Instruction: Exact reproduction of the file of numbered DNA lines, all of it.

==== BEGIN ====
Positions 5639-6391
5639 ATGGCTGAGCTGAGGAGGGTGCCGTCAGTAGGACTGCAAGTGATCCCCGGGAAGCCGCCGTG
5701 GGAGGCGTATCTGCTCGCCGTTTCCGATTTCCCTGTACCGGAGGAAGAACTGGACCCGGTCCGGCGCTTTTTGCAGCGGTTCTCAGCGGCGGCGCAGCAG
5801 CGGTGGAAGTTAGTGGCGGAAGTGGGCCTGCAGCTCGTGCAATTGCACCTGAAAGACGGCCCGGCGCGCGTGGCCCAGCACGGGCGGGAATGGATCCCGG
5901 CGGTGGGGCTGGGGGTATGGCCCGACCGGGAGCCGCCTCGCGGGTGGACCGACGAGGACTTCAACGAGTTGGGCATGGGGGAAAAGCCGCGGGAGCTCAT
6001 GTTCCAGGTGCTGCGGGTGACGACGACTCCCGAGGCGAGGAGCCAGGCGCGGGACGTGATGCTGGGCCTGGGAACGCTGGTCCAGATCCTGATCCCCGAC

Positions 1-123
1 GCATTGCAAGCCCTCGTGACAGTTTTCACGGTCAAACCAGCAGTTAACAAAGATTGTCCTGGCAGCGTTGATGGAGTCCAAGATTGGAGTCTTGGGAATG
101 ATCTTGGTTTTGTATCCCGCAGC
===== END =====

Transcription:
Positions 5639-6391
5639 ATGGCTGAGCTGAGGAGGGTGCCGTCAGTAGGACTGCAAGTGATCCCCGGGAAGCCGCCGTG
5701 GGAGGCGTATCTGCTCGCCGTTTCCGATTTCCCTGTACCGGAGGAAGAACTGGACCCGGTCCGGCGCTTTTTGCAGCGGTTCTCAGCGGCGGCGCAGCAG
5801 CGGTGGAAGTTAGTGGCGGAAGTGGGCCTGCAGCTCGTGCAATTGCACCTGAAAGACGGCCCGGCGCGCGTGGCCCAGCACGGGCGGGAATGGATCCCGG
5901 CGGTGGGGCTGGGGGTATGGCCCGACCGGGAGCCGCCTCGCGGGTGGACCGACGAGGACTTCAACGAGTTGGGCATGGGGGAAAAGCCGCGGGAGCTCAT
6001 GTTCCAGGTGCTGCGGGTGACGACGACTCCCGAGGCGAGGAGCCAGGCGCGGGACGTGATGCTGGGCCTGGGAACGCTGGTCCAGATCCTGATCCCCGAC

Positions 1-123
1 GCATTGCAAGCCCTCGTGACAGTTTTCACGGTCAAACCAGCAGTTAACAAAGATTGTCCTGGCAGCGTTGATGGAGTCCAAGATTGGAGTCTTGGGAATG
101 ATCTTGGTTTTGTATCCCGCAGC